In the UAE VAT, if a tax invoice has been received and the supply price has been paid or intends to be paid within 6 months after payment, the registered enterprise can recover the VAT paid for the purchase of goods and services for commercial purposes. The agreed date of payment for goods. However, even if the supplier does not receive the consideration from the payee, VAT must be paid. This is because the supply time of the goods is the earliest transfer date, invoice date or payment receipt date.

On the other hand, even if the price is not paid, the supplier can recover the input value-added tax based on the tax invoice, but intends to pay within 6 months after the payment due date. Based on this understanding, the following situations may occur:

1. The supplier has paid VAT to the FTA, but has not received the consideration even after six months from the date of supply.

2. The supplier has recovered the input value-added tax, but has not paid the consideration within 6 months after the supply due date

In order to protect the supplier and recover the input VAT from the consignee under the above-mentioned circumstances, the UAE VAT Law has introduced a scheme called “bad debt adjustment”. Under the bad debt adjustment program, suppliers are allowed to reduce the output liabilities in their VAT returns. Accordingly, the recipient must reduce the input VAT in their VAT returns during the period when the above situation occurs. However, in order for suppliers to request reductions and exemptions in accordance with the bad debt plan, there are a series of conditions that both parties must meet.

Let us discuss the conditions that the supplier and the recipient must meet under the bad debt adjustment program.

Supplier’s requirements for bad debt adjustment

If all of the following conditions are met, the registered supplier can reduce the output tax during the current tax period to adjust to the output tax paid in any previous tax period:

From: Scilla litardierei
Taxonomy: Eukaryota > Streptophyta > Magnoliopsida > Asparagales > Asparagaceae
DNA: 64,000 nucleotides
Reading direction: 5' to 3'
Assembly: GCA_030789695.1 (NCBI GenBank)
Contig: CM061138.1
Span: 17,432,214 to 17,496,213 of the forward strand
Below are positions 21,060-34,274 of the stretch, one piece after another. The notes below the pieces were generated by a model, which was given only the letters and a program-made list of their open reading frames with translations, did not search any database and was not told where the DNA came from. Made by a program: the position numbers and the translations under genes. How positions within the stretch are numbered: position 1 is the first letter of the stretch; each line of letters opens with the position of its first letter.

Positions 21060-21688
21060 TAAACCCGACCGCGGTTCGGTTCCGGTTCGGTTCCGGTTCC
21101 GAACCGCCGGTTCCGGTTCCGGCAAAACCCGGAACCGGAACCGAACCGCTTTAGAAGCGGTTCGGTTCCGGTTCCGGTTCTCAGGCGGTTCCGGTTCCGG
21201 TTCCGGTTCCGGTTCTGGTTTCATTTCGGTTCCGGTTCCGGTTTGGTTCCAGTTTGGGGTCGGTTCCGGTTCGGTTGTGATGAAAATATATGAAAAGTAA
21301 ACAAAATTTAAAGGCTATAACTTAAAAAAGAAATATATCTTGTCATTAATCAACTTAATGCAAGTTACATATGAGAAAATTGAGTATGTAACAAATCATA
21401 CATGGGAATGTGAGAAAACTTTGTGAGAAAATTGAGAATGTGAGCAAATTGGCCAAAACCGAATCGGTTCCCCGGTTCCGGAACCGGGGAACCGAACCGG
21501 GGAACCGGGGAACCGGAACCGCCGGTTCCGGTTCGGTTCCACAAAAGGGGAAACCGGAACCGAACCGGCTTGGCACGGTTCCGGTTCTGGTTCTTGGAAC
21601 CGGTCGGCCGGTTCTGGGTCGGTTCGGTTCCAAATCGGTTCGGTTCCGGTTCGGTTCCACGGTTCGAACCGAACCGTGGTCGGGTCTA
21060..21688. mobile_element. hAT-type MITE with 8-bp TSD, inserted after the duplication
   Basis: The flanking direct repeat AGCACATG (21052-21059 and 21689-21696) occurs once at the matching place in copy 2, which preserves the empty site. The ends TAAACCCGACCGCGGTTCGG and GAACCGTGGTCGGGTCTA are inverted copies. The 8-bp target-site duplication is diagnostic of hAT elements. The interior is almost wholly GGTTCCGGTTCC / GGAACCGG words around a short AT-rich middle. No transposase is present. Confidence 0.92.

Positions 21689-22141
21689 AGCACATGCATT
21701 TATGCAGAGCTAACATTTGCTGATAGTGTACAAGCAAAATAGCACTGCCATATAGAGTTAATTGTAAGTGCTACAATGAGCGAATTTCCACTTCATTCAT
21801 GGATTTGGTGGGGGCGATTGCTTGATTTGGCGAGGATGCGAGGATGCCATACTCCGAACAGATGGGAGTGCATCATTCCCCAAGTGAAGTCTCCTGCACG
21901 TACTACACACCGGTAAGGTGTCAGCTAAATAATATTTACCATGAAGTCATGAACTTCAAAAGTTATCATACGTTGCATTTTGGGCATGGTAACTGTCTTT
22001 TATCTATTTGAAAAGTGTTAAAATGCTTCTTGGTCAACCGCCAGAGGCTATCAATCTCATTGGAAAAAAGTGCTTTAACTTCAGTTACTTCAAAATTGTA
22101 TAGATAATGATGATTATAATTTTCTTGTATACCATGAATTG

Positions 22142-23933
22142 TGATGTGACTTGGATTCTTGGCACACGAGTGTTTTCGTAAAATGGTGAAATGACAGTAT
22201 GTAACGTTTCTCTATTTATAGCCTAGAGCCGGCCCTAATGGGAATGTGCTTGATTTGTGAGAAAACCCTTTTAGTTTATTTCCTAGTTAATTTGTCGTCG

1. Goods and services have been provided, and taxes have been collected and paid

2. The consideration for the supply has been fully or partially offset as a bad debt in the supplier’s accounts

3. It has been more than six (6) months since the date of supply

4. The supplier has notified the recipient of the goods and services of the consideration for the cancelled supply.

The above conditions mean that if a tax invoice is issued, six months from the date of supply, the payee’s receivables should be written off as bad debts. More importantly, the supplier has notified the receiver of the amount The payer writes off as bad debts.

Conditions for payees under the Bad Debt Adjustment Plan

During any previous tax period where no consideration has been paid and all of the following conditions are met, the recipient of the goods or services shall reduce the claimed input tax for the current tax period:

1. The registered supplier has reduced the output tax as described above, and the payee has received the supplier’s notice on the cancellation of the consideration.

2. The consignee received the goods and services, and recovered the relevant input tax in the previous VAT return.

3. The supply price has not been paid for more than (6) six months.

The conditions are very similar to those of the supplier. Here, the recipient must reduce the input tax in its VAT return within the period of receiving the notification of the supplier’s cancellation of the consideration.

in conclusion

Only when all the above-mentioned conditions applicable to suppliers and recipients are met can adjustments under the bad debt plan be made. In addition, the reduction of the supplier and the recipient should be equal to the cancelled consideration tax. Although the purpose of this regulation is to protect the supplier and collect the input VAT collected by the consignee early, sometimes the process of communicating with the consignee actually becomes difficult. This is because in most cases, the debt is written off because the payee cannot be traced.

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